Tiny nano-device for gene therapy

Scientists create the Nanoinjector, a tiny nano-device one hundredth the size of a human hair, in newest gene therapy advance, used to transfer genes and DNA to new cells.

Above: An image of the microscopic nanoinjector created by scientists at BYU for gene therapy.  Credit BYU



A team of Brigham Young University (BYU) scientists has developed a way to significantly reduce cell death when introducing DNA into egg cells. The researchers have created a microscopic lance that delivers DNA to the cells through electrical forces.
The ability to transfer a gene or DNA sequence from one animal into the genome of another plays a critical role in the medical research of diseases such as cancer, Alzheimer’s and diabetes.

But the traditional method of transferring genetic material into a new cell, microinjection, has a serious downside. This method uses a hollow needle to pump a DNA-filled liquid into an egg cell nucleus, but that extra fluid causes the cell to swell and die 40 percent of the time.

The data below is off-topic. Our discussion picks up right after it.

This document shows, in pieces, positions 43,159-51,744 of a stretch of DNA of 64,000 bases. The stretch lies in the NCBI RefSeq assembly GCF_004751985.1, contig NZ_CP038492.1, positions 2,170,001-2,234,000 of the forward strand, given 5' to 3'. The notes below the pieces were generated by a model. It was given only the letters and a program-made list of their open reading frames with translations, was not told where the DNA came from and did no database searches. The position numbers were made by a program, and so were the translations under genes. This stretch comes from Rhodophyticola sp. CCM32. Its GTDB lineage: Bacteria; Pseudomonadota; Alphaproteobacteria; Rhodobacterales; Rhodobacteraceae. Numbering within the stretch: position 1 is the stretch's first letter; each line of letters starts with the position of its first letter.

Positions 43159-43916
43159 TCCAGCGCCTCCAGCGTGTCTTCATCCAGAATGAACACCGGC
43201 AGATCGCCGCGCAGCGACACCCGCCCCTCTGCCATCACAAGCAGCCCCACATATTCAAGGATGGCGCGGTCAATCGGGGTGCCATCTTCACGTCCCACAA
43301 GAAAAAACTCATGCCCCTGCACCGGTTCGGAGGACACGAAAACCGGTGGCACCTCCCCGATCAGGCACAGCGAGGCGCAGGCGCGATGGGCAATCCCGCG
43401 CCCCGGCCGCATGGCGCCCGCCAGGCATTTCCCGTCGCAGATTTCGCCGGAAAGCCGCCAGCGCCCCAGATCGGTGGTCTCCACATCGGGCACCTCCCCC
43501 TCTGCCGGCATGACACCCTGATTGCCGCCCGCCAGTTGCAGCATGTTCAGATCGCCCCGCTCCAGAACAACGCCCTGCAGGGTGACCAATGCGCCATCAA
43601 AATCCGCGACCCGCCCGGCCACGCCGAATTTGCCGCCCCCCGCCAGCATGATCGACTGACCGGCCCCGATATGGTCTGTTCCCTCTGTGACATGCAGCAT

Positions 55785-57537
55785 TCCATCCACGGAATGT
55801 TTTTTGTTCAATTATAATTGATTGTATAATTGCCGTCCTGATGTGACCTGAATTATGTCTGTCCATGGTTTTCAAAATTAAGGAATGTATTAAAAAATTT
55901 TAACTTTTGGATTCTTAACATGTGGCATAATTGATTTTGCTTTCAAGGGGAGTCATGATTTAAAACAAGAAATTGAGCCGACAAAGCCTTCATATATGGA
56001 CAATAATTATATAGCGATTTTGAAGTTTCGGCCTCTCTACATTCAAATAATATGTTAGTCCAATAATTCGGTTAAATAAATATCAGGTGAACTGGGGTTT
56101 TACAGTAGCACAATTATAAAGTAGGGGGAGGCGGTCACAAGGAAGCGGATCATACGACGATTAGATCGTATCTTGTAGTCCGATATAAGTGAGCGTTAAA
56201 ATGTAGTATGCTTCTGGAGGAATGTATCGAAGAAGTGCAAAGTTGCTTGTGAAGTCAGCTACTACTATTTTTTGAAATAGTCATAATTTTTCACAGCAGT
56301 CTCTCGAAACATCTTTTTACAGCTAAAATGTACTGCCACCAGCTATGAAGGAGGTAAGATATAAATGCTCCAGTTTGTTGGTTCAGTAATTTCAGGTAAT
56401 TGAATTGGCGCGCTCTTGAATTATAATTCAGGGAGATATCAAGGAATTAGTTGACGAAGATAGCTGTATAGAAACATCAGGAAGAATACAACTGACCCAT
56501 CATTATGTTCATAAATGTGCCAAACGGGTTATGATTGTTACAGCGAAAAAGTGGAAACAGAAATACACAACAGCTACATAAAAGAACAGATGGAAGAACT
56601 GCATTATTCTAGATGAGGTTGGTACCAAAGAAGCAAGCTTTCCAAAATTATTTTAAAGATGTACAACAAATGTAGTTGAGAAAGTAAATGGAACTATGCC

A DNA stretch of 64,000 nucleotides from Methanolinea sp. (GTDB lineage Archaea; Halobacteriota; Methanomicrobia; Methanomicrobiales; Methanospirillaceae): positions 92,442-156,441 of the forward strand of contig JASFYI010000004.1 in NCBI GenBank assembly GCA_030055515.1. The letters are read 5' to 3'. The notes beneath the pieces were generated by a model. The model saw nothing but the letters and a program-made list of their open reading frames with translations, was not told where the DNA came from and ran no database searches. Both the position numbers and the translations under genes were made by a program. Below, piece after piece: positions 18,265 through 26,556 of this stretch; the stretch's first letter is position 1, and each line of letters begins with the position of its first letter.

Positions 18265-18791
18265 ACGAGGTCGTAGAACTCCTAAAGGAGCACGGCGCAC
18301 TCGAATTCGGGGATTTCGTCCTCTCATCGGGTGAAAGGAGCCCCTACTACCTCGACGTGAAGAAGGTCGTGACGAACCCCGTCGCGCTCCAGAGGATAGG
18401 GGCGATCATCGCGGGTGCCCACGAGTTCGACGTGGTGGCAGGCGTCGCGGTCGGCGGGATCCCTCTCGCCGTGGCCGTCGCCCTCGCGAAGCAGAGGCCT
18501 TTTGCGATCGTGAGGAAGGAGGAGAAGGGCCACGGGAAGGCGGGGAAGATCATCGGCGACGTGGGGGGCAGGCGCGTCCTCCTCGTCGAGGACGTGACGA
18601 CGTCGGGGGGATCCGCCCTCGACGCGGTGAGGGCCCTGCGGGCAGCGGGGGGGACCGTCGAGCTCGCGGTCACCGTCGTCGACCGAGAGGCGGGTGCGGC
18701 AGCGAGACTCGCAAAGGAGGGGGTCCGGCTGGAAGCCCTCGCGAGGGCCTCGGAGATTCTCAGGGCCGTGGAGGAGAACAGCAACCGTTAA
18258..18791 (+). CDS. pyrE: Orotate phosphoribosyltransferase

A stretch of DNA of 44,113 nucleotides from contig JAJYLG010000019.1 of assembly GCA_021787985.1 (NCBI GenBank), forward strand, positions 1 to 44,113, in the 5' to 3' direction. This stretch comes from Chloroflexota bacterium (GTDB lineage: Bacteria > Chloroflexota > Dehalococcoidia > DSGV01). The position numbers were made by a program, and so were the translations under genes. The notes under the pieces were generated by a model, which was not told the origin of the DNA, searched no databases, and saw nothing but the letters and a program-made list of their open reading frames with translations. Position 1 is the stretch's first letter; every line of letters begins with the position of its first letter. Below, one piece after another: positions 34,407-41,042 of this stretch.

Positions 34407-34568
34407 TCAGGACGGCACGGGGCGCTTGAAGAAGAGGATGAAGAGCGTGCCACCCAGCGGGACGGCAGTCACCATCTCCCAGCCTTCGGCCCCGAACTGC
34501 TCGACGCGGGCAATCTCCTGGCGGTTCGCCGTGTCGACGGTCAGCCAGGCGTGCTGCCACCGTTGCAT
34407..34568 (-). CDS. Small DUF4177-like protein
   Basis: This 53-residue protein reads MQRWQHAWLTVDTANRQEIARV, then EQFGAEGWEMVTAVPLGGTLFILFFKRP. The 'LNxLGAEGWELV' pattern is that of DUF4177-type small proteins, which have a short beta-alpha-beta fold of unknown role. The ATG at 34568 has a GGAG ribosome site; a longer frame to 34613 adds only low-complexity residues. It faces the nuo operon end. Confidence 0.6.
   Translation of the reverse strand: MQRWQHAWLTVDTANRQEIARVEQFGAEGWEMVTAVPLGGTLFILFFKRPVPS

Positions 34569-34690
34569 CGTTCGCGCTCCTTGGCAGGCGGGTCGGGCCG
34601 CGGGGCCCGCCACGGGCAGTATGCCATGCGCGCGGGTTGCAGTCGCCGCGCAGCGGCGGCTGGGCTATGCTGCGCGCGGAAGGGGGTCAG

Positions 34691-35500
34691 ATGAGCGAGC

Brian Jensen, BYU professor of mechanical engineering, said:

“Because DNA is naturally negatively charged, it is attracted to the outside of the lance using positive voltage. Once we insert the lance into a cell, we simply reverse the polarity of the electrical force and the lance releases the DNA.”



Tiny nano-device for gene therapy

This microscopic image shows the lance before and during nanoinjection occurs with a mouse zygote. Credit BYU

sources BYU,   Scitation.aip.org